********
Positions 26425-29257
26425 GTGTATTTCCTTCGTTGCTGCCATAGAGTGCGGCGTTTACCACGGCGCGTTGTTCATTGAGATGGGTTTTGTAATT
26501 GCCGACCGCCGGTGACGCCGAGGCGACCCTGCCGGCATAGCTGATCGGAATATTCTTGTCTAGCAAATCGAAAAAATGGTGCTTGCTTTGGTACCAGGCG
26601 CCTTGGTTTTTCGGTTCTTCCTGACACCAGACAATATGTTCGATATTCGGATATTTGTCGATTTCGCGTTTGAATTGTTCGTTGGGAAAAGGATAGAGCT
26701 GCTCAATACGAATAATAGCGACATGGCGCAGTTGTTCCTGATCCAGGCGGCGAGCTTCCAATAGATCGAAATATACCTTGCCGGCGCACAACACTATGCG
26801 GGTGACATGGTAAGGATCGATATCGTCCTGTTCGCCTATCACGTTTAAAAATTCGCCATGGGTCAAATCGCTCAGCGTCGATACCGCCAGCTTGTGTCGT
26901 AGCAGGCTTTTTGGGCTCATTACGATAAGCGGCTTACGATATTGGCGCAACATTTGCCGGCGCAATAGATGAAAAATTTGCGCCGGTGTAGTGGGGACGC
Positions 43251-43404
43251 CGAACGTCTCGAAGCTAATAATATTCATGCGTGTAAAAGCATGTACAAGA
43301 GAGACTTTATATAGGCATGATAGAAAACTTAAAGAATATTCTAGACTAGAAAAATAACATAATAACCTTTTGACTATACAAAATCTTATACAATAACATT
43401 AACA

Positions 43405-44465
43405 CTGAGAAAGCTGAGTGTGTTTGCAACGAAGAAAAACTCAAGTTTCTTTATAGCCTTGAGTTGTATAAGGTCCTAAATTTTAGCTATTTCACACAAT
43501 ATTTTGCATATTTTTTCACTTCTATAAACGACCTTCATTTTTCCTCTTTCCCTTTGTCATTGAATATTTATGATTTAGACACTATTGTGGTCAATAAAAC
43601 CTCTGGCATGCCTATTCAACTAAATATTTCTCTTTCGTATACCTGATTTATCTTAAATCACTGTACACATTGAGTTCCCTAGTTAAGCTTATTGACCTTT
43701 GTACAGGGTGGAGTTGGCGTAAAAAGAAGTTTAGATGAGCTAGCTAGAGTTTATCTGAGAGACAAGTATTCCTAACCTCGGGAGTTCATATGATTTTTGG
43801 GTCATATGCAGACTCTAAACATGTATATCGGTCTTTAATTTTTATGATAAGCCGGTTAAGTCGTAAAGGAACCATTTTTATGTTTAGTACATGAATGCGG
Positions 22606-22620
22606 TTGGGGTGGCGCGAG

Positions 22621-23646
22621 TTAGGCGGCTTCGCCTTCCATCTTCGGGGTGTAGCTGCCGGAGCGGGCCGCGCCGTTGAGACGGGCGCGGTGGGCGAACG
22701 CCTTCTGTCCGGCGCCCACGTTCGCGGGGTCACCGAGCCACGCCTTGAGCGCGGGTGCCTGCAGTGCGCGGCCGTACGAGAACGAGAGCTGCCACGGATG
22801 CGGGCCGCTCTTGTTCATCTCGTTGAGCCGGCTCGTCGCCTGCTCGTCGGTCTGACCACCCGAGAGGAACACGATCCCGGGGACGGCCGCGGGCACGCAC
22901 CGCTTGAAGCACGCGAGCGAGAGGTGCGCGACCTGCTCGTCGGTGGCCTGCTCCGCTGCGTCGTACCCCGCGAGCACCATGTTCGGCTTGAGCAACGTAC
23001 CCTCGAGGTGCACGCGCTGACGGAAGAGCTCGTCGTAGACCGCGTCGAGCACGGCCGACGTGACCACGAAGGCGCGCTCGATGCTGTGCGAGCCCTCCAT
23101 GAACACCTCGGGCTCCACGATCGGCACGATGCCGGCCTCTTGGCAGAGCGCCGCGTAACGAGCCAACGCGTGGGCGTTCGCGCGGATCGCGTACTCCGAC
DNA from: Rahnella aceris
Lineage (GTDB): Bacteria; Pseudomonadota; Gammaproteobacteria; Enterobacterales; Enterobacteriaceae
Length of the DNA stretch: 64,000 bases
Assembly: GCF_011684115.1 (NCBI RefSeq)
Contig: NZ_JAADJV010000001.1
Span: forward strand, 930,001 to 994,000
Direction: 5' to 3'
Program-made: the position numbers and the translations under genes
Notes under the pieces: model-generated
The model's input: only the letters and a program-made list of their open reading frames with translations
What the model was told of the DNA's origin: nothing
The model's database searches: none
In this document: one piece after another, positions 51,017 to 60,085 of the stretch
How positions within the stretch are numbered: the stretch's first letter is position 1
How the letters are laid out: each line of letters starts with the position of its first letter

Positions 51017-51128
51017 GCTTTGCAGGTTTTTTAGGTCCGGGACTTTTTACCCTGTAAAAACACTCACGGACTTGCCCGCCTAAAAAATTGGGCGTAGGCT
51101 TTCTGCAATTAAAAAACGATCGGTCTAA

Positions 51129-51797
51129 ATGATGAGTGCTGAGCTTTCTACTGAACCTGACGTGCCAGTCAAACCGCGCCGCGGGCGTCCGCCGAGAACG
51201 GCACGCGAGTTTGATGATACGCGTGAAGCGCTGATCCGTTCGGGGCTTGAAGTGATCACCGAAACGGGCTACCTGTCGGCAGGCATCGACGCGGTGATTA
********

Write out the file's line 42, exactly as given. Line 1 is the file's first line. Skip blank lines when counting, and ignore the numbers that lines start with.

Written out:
Positions 51017-51128